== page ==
I REFER to the letter from Michael Sheridan (July 31) where he suggests that the Regulation of Legal Services (Scotland) Bill is a threat to solicitor service as we know it. This couldn’t be further from the truth.

Legal practices currently operate as private businesses run to generate profit for their owners. They are not, and can in no way be considered to be, “public assets”.

They do, however, as Mr Sheridan says, currently enjoy a monopoly in that those owners must be practising solicitors. That is a monopoly that was correctly identified some considerable time ago as not being in the best interests of the legal practices nor consumers.

In England and Wales that monopoly was removed by the Legal Services Act 2007. The first Alternative Business Structure under that Act was licensed on October 6, 2011.

The liberalisation of legal services in England and Wales was often referred to as "Tesco Law" due to a fear that supermarkets would start providing legal services. There was fear amongst certain solicitors that they would lose their livelihoods as a result. That never transpired. Instead non-solicitor spouses become part-owners in a business they had supported, as did employees. More options were now available to law firms for raising finance and for succession. Thirteen years of liberalisation of legal services in England and Wales has demonstrated that there is nothing to fear from us adopting the same approach north of the Border.

However, Scotland has been very slow in the uptake. The Legal Services (Scotland) Act 2010 (enacted on October 9, 2010) introduced for the first time the concept of Alternative Business Structures in Scotland.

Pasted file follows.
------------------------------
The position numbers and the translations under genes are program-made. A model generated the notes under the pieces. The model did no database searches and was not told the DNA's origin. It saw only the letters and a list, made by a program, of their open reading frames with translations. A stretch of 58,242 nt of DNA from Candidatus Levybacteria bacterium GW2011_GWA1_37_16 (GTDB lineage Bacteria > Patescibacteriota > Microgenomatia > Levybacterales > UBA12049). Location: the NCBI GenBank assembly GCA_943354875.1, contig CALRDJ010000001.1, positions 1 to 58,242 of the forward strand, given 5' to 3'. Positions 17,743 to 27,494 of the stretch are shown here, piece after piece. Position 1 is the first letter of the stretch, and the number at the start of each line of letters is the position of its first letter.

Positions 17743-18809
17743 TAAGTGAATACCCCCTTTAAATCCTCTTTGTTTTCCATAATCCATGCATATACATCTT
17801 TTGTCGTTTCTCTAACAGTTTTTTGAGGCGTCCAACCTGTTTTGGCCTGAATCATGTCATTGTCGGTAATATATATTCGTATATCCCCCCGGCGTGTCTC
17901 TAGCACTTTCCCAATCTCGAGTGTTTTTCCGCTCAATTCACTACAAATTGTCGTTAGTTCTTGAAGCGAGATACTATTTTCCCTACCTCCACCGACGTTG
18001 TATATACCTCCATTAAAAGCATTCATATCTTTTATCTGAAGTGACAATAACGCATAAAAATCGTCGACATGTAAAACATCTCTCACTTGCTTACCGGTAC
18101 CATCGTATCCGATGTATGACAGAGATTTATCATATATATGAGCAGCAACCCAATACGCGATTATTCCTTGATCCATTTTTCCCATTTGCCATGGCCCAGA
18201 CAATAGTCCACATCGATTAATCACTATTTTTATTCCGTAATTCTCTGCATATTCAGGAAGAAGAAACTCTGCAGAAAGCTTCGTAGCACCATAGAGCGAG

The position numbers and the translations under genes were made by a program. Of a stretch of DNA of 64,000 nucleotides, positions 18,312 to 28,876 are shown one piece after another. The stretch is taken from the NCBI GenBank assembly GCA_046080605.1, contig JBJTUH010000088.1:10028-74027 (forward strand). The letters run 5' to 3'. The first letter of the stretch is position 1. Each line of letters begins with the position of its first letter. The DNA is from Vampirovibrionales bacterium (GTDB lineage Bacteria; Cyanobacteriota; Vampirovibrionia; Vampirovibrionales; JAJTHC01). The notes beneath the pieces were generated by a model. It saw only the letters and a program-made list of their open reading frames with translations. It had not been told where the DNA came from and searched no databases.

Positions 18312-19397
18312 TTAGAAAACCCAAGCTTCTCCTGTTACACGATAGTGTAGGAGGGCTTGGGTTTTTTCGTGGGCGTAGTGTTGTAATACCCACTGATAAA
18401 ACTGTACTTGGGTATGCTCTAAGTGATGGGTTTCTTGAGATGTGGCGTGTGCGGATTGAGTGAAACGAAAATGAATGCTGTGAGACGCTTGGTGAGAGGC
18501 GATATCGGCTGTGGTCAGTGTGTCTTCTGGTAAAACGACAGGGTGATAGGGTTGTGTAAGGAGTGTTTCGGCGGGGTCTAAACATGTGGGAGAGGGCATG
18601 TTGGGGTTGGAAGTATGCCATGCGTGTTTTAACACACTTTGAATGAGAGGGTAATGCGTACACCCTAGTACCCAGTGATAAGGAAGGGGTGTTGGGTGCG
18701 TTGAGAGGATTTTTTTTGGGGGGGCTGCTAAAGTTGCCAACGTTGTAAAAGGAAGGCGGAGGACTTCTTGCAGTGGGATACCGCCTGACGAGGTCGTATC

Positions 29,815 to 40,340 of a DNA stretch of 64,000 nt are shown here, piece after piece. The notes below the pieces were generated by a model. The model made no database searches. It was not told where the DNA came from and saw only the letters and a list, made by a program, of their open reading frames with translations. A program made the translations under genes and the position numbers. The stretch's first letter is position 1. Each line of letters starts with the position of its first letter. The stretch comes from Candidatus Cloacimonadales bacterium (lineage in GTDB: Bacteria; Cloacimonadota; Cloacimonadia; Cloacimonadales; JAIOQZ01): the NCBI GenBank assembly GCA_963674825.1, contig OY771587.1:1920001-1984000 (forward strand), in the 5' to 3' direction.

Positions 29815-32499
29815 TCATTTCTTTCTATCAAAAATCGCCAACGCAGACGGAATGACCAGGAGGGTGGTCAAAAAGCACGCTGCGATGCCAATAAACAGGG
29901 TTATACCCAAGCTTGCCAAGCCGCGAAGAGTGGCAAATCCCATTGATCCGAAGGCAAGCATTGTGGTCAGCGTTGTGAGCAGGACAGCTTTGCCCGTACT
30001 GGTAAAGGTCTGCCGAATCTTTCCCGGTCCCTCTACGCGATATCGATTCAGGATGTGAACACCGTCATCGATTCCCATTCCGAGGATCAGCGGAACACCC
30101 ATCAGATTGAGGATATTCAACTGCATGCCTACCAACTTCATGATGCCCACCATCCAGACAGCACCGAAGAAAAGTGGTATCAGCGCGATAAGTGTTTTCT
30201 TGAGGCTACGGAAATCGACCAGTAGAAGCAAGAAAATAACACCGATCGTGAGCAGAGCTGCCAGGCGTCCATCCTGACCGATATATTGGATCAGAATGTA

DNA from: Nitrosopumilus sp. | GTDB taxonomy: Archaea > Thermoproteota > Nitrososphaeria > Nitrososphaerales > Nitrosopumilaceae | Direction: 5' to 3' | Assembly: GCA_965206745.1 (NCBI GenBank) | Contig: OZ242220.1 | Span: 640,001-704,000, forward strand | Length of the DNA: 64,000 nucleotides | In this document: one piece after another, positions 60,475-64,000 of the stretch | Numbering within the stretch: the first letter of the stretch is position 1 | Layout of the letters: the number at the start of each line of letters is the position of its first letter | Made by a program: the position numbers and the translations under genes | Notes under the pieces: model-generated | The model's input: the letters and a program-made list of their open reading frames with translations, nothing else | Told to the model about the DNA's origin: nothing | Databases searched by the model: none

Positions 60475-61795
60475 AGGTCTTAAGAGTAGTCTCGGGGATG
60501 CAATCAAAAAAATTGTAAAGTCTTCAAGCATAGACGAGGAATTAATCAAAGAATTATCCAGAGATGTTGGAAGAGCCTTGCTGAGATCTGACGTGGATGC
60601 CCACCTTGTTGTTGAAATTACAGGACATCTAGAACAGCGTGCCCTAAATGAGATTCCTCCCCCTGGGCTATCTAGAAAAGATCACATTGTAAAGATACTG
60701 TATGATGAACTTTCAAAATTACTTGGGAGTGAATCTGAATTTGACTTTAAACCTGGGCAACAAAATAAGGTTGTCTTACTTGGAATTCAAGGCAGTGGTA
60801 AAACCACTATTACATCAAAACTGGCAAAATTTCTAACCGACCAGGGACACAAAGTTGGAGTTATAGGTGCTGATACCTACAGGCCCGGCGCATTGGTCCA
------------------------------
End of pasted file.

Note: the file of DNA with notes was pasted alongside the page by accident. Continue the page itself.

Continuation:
It took more than11 years for the appointment of the Law Society of Scotland as an approved regulator. That was announced on December 22, 2021. However, the scheme still has to launch.

Under that scheme, whenever it sees the light of day (which we are told should be soon), 51% of an Alternative Business Structure must still remain effectively in solicitor ownership. The Regulation of Legal Services (Scotland) Bill, which Mr Sheridan refers to, simply seeks to reduce that percentage to 10%.

My view, and that of many others, is that the ownership percentage should be reduced to 0% to give Scotland parity with England and Wales. That is the view that should be given to the Scottish Parliament through its current consultation on the Regulation of Legal Services (Scotland) Bill which closes on August 9.

Brian Inkster, Inksters Solicitors, Glasgow.

Tips shouldn't be compulsory

AM I being a stereotypical Scot by bridling slightly when restaurant bills come with “service charge included”?

I am happy to pay a bit extra for good service but would rather it was left to me to decide where the line between doing the job to the required standard and where it is exceptional is drawn. I would also like to decide the amount of the tip and for it to go directly to the provider of the service and not be put in a pool to be divvied up at the end of the night.

On the other hand I have every sympathy for the owners of restaurants pubs, cafes and hotels trying to generate as much income as they can in these challenging times sometimes, sadly, just to survive.